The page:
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April 20, 2010 - $2.8 Million Grant to Fund Hepatitis C Vaccine Research

April 20, 2010

Drexel University College of Medicine, in collaboration with University of Pennsylvania School of Medicine, Cheyney University, and Inovio Biomedical Corporation, will receive $2.8 million over four years from the Commonwealth Universal Research Enhancement (CURE) competitive grant program funded through Pennsylvania's share of the 2009-2010 national tobacco settlement.

Funds will be used to conduct pre-clinical studies to test the safety and effect on the immune system of a DNA-based vaccine that is designed to treat persons who are chronically infected with the hepatitis C virus (HCV) and have not responded to currently available therapies. People with chronic HCV infection face an increased risk of developing hepatocellular cancer, a difficult-to-treat cancer with a poor prognosis. Researchers expect that developing a vaccine to better treat HCV will ultimately lead to a reduction in hepatocellular cancer.

To create a diverse applicant pool for high-level research positions, a research training program for students and faculty from Cheyney University will also be established through this grant.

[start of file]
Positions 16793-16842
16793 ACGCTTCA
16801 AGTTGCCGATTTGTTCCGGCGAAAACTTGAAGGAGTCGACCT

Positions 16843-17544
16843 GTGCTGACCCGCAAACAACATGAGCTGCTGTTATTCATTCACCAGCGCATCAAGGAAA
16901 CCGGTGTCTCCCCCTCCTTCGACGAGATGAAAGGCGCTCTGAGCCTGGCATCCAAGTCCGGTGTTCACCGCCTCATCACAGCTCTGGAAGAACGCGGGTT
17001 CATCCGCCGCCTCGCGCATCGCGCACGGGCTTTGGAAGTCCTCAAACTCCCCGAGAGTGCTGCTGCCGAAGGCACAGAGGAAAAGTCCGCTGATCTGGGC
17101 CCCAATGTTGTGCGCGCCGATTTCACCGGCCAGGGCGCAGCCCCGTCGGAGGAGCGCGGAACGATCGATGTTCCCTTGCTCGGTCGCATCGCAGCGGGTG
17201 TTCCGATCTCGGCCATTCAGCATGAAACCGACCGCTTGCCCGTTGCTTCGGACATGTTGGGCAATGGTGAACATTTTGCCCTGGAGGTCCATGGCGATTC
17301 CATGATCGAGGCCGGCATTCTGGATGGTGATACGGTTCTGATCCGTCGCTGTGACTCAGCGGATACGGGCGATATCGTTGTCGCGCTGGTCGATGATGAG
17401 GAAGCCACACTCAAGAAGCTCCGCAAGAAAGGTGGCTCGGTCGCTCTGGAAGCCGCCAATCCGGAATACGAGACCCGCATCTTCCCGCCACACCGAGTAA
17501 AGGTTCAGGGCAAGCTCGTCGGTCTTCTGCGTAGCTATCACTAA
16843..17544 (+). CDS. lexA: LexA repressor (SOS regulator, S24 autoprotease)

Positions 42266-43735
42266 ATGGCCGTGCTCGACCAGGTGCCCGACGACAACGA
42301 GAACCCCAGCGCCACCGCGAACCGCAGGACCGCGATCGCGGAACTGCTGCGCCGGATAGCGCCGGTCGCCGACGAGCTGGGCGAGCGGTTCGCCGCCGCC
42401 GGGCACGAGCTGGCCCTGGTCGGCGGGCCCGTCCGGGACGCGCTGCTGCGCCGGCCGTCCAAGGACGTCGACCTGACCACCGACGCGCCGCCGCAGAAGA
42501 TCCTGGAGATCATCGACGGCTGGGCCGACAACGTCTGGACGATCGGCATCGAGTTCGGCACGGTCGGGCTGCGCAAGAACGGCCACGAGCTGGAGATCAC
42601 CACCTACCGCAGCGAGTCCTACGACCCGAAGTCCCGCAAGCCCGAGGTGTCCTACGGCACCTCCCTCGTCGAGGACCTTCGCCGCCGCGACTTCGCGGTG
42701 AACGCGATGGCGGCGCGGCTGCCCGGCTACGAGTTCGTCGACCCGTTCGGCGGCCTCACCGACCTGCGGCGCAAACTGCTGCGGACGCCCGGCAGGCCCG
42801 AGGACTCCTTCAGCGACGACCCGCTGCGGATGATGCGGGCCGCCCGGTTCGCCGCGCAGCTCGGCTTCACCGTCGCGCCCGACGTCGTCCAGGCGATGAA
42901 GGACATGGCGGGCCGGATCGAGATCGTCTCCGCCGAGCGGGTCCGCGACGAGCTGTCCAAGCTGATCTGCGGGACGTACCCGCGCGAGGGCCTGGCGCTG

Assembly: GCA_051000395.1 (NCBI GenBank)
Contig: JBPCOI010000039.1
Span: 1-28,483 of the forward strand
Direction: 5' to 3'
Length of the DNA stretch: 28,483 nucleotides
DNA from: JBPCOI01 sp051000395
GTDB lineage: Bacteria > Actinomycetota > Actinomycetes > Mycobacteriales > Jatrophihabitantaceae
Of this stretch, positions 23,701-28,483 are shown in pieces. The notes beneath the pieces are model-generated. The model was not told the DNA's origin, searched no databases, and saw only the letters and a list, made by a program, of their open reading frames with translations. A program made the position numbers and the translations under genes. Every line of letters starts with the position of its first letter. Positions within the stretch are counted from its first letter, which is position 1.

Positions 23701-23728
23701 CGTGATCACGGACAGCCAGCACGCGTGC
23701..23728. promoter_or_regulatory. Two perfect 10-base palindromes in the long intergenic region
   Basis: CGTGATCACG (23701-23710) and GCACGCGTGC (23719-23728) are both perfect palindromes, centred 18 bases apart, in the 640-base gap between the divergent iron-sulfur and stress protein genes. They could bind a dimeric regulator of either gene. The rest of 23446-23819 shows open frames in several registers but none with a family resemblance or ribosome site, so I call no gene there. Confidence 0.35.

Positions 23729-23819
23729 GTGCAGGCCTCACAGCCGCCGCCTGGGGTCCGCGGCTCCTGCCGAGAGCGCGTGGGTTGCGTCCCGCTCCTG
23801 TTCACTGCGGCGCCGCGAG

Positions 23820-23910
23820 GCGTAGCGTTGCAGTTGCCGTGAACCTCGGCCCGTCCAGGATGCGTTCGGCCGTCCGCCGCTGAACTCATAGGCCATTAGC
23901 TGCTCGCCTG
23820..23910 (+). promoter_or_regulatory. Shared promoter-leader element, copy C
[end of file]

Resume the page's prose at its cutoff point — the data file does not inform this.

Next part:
Jeffrey M. Jacobson, MD, will serve as the principal investigator for the grant. Jacobson is a professor and chief of the Division of Infectious Diseases & HIV Medicine. Jacobson has extensive knowledge and experience in the treatment of HCV. Jacobson will manage the collaborative effort and be responsible for the oversight and future direction of the program as the team aims to move this DNA vaccine platform to the clinic.

Michele A. Kutzler, PhD, will serve as co-investigator for the grant. Kutzler is an assistant professor and received her postdoctoral training in the laboratory of David Weiner, PhD, at University of Pennsylvania School of Medicine, a pioneering lab in the area of DNA vaccines. She is an accomplished basic investigator who carries out highly-translational research in the area of immunology and vaccinology, focusing on non-live, non-viral vectors for immune therapies against infectious pathogens with an emphasis on mucosal immune responses.

Working with Jacobson and Kutzler are Seth Welles, PhD, of Drexel University’s School of Public Health; Weiner of University of Pennsylvania School of Medicine; Sakkar Eva, PhD, and Abdel Bior, PhD, of Cheyney University; and Niranjan Sardesai, PhD, of Inovio Biomedical Corporation.